Carrie Logan

Carrie Logan
Candidate for: Sandpoint City Council

Age: n/a
Years of residence in Sandpoint and Bonner County: Sandpoint became my home in 1989.
Marital status/family: Two of my seven grandchildren live locally, as do two of my sons. My oldest daughter and her family live in Northern California, and my youngest daughter and family live in Oregon. Dan, my husband, works locally in the construction industry.
Contact information:
    E-mail: [email protected]
    Home: 263-1277

: I graduated from college with a Bachelors degree.

Public offices held: I was elected to a four-year term on the Sandpoint City Council in November 2007. As a current City Council member, I serve on the Public Works Committee and act as the Council liaison to the Historic Preservation Commission. I also served as the Council liaison to the Aquatic Invasive Species Task Force for three years and as the Council liaison to the Pedestrian Advisory Committee for two years.

Nonprofit groups or service organizations to which you belong: During my work career locally as a mental health rehabilitation specialist, I was also an active volunteer in the community, including six years on the Sandpoint Planning and Zoning Commission, as a member and chairperson. I also served my community as a board member of Community Cancer Services, a board member of Sandpoint Soccer Association and am a current field coordinator for the Sandpoint Soccer Association TOPSoccer program. I am a founding board member and current officer of a local non-profit focused on the development of a community recreation center. In addition, I recently participated in a local effort that resulted in the provision of concussion baseline testing in Sandpoint.

What particular experiences or skills qualify you for office?
It is important to me that you understand how I do my job as your council person. In addition to reading materials submitted to me, I research, talk with and listen to others point of view, and ultimately try to make the best possible decision to serve the City and its residents. I will always explain my vote, and I don’t accept campaign contributions. Please feel free to contact me at home or via e-mail, or when you see me out and about. I look forward to serving you for another term.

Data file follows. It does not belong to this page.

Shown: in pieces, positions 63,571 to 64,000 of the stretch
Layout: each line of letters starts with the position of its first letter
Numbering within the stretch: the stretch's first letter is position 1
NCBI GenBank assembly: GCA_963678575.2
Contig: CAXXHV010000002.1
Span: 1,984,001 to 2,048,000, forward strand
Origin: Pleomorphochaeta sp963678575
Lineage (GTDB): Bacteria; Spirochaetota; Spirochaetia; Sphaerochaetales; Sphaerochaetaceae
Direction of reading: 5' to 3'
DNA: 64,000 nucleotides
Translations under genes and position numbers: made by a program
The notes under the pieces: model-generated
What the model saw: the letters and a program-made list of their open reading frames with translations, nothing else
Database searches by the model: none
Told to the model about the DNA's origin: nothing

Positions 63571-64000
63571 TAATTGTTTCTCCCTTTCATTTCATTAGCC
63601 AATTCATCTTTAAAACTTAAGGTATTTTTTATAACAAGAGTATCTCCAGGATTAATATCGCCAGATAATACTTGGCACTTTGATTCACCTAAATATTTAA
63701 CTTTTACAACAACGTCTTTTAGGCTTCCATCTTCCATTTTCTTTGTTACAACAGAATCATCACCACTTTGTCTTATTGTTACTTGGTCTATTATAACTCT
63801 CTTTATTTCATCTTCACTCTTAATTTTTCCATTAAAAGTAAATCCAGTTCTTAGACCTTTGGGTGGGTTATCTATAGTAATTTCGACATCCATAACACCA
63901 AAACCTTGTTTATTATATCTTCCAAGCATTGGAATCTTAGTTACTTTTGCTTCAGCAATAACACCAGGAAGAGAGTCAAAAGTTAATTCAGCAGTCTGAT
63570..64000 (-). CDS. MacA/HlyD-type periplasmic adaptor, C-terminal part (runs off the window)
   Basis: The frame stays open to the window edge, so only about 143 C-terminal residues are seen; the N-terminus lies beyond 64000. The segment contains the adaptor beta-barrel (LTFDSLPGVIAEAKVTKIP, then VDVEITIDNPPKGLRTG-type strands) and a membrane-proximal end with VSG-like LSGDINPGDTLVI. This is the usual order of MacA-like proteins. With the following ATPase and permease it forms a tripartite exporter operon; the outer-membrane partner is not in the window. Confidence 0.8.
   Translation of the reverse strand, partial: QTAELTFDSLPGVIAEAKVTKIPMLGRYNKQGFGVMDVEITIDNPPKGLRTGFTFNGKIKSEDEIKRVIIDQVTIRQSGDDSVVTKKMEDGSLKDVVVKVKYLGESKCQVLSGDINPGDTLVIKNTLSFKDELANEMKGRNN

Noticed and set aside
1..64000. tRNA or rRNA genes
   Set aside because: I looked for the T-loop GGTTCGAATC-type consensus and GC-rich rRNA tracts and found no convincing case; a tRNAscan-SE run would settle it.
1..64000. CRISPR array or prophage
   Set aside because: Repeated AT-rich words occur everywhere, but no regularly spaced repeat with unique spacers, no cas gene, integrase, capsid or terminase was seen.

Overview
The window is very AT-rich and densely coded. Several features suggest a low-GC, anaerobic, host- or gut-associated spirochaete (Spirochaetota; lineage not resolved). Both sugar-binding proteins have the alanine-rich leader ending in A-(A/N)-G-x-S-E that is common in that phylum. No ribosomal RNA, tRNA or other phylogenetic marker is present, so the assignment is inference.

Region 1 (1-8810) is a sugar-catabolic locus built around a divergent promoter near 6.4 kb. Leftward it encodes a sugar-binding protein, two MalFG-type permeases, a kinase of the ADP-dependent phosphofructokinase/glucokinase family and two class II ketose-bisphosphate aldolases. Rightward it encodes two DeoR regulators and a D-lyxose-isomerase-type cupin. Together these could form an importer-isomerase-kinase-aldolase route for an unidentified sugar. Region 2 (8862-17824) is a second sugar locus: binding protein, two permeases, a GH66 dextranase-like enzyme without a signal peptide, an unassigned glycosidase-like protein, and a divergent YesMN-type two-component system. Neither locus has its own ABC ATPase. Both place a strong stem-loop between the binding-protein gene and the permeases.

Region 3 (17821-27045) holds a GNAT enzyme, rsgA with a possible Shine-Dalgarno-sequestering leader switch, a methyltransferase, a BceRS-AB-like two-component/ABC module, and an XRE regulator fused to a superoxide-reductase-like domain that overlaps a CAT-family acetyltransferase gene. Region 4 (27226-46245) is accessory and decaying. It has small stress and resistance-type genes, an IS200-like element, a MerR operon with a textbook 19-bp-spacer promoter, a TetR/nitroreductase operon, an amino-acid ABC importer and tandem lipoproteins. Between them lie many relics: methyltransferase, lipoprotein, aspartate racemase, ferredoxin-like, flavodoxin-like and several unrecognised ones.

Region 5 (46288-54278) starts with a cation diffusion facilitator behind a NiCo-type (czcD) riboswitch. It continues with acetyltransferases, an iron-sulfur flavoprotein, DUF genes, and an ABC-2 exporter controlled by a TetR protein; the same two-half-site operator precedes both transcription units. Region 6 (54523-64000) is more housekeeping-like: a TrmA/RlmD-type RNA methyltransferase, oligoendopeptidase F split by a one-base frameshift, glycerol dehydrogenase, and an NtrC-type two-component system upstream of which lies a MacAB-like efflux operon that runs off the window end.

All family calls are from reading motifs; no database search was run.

1. Among the myriad issues facing the city at present, what do you consider the single most important issue, and why? Please also describe any other issues you feel are important.
I am running for the Sandpoint City Council because I want to finish the work that I started on preserving the train depot, bringing high-speed internet to our region, and restoring local control of our downtown streets. However, the single most important issue that the City faces is jobs. I want the City to develop a climate that encourages the retention and recruitment of businesses to Sandpoint. With the identification of a department head as a Community Development Director, the return of management of the Bonner Business Center to the City and Sandpoint Forward, I believe we are poised to do great things.

2. The city is on the cusp of major change with the Sand Creek bypass nearing completion and likely to be open for traffic ahead of schedule. Concurrently, city officials have been working with the Idaho Transportation Department to facilitate a realignment of Highways 2/200 from Pine to Cedar along the route of the old railroad line, the so-called “Curve.” Following workshops and public hearings, in September the Council approved a couplet concept for the realignment, and ITD is now undertaking final design. Do you favor or oppose the Curve project and design, and why? What issues do you see arising for the city from the construction and completion of these two major changes to local transportation infrastructure?